The Register-Herald, Beckley, West Virginia

Editorials

April 18, 2013

Gun Bill

It was a bold attempt, but it failed.

Still, the issue must be faced.

Maybe this was the start.

Earlier this month, U.S. Sens. Joe Manchin, D-W.Va., and Pat Toomey, R-Pa., introduced the Public Safety and Second Amendment Rights Protection Act, a bill aimed to prevent convicted criminals and the dangerously mentally ill from purchasing guns, while not infringing on law-abiding gun owners’ Second Amendment rights.

Manchin acknowledged the fact that recent tragedies had a hand in bringing the matter to the forefront of discussion in America.

“While the unspeakable tragedy in Newtown, Conn., has elevated the gun safety conversation, we cannot sacrifice our Constitutional rights out of fear,” he said. “It is our obligation to keep our children safe and to protect our Second Amendment rights — and I truly believe we can and must do both.”

Despite the senator’s urging that the bill was not an infringement on their rights, staunch supporters of the Second Amendment had a hard time believing claims that “the bill will not, in any way, shape, or form infringe upon anyone’s Second Amendment rights to keep and bear arms; the bill will not take away anyone’s guns; The bill will not ban any type of firearm; the bill will not ban or restrict the use of any kind of bullet or any size clip or magazine and the bill will not create a national registry; in fact, it explicitly prohibits it,” as promised.

In fact, Manchin delivered remarks on the Senate floor Wednesday morning in a final attempt to urge all Americans (including senators who were preparing to vote in a few hours) “to read and understand the Public Safety and Second Amendment Rights Protection Act to keep guns out of the hands of criminals and the mentally ill while protecting and expanding Americans’ Second Amendment rights.”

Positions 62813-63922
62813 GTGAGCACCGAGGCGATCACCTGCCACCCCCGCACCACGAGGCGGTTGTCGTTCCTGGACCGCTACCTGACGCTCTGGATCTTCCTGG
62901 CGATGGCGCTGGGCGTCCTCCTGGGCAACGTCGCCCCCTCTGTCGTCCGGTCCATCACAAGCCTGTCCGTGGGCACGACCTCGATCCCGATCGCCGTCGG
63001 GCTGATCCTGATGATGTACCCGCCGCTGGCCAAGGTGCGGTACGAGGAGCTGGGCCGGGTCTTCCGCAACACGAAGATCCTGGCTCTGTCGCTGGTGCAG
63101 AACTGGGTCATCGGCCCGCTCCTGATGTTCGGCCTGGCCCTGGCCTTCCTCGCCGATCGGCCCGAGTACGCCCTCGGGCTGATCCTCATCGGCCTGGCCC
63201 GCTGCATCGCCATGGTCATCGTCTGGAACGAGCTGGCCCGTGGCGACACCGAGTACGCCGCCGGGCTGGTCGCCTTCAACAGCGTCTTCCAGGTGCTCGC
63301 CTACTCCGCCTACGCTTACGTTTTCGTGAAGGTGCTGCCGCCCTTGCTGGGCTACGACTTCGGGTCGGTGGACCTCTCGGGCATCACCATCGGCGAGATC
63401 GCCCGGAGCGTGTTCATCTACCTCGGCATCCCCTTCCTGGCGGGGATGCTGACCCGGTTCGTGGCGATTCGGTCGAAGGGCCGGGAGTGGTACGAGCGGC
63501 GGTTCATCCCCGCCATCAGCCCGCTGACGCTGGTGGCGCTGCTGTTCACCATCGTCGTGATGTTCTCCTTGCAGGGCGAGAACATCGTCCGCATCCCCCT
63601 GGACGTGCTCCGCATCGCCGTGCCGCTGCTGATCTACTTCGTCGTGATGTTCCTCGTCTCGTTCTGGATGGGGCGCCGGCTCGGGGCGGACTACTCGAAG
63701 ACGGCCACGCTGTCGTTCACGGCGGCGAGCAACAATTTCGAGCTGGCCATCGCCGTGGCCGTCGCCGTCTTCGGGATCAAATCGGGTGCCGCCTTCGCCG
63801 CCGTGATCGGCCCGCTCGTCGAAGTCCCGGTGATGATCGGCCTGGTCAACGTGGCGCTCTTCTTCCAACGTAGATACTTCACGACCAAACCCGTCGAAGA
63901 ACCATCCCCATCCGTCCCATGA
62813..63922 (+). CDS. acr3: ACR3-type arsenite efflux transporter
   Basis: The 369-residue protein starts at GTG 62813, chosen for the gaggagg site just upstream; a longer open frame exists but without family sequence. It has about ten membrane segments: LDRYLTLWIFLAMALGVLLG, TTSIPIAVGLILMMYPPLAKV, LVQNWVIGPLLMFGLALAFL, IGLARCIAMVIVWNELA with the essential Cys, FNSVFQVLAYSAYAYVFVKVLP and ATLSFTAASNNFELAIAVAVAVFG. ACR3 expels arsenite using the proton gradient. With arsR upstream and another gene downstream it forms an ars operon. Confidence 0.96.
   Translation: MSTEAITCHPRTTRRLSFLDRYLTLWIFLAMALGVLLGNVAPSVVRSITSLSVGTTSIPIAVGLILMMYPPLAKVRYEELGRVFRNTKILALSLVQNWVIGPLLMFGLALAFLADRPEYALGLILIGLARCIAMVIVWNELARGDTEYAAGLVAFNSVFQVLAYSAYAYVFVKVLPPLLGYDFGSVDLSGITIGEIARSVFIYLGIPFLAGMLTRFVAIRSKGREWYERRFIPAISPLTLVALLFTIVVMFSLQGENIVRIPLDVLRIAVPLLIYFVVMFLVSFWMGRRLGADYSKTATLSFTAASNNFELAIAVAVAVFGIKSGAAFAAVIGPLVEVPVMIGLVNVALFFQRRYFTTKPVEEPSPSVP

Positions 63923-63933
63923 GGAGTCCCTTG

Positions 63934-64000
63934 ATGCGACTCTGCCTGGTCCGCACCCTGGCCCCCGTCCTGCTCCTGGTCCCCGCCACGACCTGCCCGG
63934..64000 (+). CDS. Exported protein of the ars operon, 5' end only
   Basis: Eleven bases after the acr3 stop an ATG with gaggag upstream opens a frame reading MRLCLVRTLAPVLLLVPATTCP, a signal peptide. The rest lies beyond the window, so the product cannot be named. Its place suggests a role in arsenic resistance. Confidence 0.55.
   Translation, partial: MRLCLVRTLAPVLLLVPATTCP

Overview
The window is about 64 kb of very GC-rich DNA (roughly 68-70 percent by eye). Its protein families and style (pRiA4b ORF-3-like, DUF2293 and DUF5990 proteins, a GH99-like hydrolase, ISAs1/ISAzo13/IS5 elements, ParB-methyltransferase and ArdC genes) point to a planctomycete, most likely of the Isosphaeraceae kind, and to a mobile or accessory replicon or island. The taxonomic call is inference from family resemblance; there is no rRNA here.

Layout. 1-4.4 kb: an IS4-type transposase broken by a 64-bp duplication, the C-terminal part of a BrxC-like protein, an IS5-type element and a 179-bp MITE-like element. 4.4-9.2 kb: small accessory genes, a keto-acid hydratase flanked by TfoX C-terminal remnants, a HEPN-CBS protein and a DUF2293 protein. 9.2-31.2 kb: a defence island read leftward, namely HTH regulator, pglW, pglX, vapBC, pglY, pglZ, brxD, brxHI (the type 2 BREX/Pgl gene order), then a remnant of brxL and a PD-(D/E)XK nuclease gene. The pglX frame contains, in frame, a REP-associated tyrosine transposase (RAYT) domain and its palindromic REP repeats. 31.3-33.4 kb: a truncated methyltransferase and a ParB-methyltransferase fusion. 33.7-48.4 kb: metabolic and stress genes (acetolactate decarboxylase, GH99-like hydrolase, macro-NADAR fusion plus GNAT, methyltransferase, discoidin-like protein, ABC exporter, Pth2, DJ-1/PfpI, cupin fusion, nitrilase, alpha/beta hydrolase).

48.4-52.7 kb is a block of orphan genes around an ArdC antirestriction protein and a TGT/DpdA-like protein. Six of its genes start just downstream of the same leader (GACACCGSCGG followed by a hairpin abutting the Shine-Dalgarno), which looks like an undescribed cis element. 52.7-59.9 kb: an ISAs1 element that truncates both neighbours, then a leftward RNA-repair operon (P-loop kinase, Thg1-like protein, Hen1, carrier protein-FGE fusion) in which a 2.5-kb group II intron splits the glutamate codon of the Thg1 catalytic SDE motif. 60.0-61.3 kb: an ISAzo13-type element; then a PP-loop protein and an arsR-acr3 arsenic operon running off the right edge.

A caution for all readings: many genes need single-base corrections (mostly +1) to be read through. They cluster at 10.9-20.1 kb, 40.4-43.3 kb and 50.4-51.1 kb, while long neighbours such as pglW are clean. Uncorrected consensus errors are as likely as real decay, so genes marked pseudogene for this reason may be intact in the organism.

The bill was a common sense approach that appeared to seek a significant impact on the issues of violent crimes in America that have ramped up in recent years.

But it was an uphill battle.

Even if it passed in the Senate, by all accounts, it faced a tough go of it in the House.

Manchin stuck his neck out there in a couple of ways — reaching across the aisle in a bipartisan fashion to help draft the bill, for one.

But perhaps most of all, he took on an issue that ignites passion for some of his strongest supporters, gun owners, and the very citizens that put him in office, West Virginians. They may be led to believe that he abandoned the very pro-gun stance that he has flexed proudly in prior elections.

Someone had to step forward, so it must be noted that Manchin and Toomey weren’t afraid to stand up and be the faces of the controversial bill.

Though unsuccessful, our hope is that meaningful dialogue will continue with this important issue and many others.

Our elected political leaders need to be just that, leaders, and stand up and vote like leaders for what is best for America and not disgrace their profession by cowardly voting to protect their re-election.

The gridlock on Capitol Hill has to end.

Perhaps, sparked by this somewhat polarizing bill, lawmakers really can learn again how to work together.

1
Text Only
Editorials
  • Missing from the show

    If they attended, lawmakers would see strides made by TWV

    July 31, 2014

  • VA breakthrough

    Compromise shows Congress can put partisanship aside for the proper cause

    July 30, 2014

  • Doughnut holes

    Annexation benefits outweigh the taxes

    July 29, 2014

  • The play’s the thing

    TWV twins reveal local riches that can’t be found anywhere else

    July 27, 2014

  • Primary care

    DHHR program weans folks away from the ER

    July 24, 2014

  • Rain? What Rain?

    Community still enjoys auto fair despite uncooperative weather

    July 23, 2014

  • Do tell

    It’s hard to keep a secret in today’s here-a-camera, there-a-camera, everywhere-a-camera world. Whatever one does that is embarrassing is immediately posted on YouTube, Facebook or other social media of choice.

    July 22, 2014

  • Juvenile justice

    West Virginia nearly doubled the rate it sent youths to juvenile facilities from 1997 to 2011, in contrast to declining rates of youthful incarceration elsewhere in the United States.

    July 20, 2014

  • Thumbs — Saturday, July 19, 2014

    July 19, 2014

  • Do something

     Johnstown police have charged three men in the brutal murder early Sunday of a city academy student.

    July 18, 2014